AbstractThe purpose of this study was to explore the developmental pathways of elite North American Cross-Country skiers (i.e., ranked in the top 30 internationally by the FIS) to identify psychosocial elements that characterized their progression through an international competitive career. Eight female and four male ski racers participated in semi-structured timeline interviews, including questions that encouraged reflection on each athlete's career development experiences. Interviews were transcribed and analyzed using an integrative approach featuring narrative analysis to explore individual pathways, paired with thematic analysis to examine the sample as a whole. The trajectory towards elite status was unique for each athlete, and was punctuated by transitional experiences (described as high and low periods), which coincided with substantial leaps in expectations, and/or shifts in the competitive environment. As a group, athletes attributed their achievement to intrapersonal (trait) characteristics along with core periods where they developed attributes that underpinned autonomous motivation, a strong identity as an elite skier, and perceptions of personal resilience. Athletes also described how social-contextual and interpersonal factors such as peer interactions, consistent and inspirational coaching relationships, and the living environment contributed to an elite development pathway. The findings from this research feature two distinct types of insight. On one hand, themes from across all athletes reveal psychosocial factors that may distinguish the pathway of those who reach international level competition, and thrive in that environment. On the other hand, the unique trajectories that the participants took to reach this standard combine to create a richer perspective of elite athletes' achievement.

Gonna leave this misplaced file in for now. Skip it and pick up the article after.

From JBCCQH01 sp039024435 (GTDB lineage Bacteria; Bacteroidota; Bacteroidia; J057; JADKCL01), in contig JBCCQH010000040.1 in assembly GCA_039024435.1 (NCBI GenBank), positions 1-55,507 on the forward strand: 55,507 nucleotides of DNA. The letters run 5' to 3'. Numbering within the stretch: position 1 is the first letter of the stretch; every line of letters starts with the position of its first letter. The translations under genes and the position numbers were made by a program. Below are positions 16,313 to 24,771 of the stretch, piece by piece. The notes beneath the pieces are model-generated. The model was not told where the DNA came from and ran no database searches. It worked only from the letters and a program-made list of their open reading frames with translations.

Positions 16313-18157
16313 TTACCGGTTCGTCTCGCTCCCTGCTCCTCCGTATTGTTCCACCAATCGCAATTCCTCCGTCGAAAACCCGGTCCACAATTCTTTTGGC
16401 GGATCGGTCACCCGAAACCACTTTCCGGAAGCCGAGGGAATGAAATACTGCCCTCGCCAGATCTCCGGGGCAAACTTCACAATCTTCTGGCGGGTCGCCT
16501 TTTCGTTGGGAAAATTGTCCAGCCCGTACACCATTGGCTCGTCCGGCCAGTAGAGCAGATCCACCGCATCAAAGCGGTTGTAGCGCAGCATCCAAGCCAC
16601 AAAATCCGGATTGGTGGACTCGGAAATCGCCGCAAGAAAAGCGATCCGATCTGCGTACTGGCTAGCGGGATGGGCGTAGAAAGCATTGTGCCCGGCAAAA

Acknowledgments: Acknowledgements to Cross Country Canada for the funding and participation in this research. Also to the athletes of US Ski and Snowboard Association for their participation.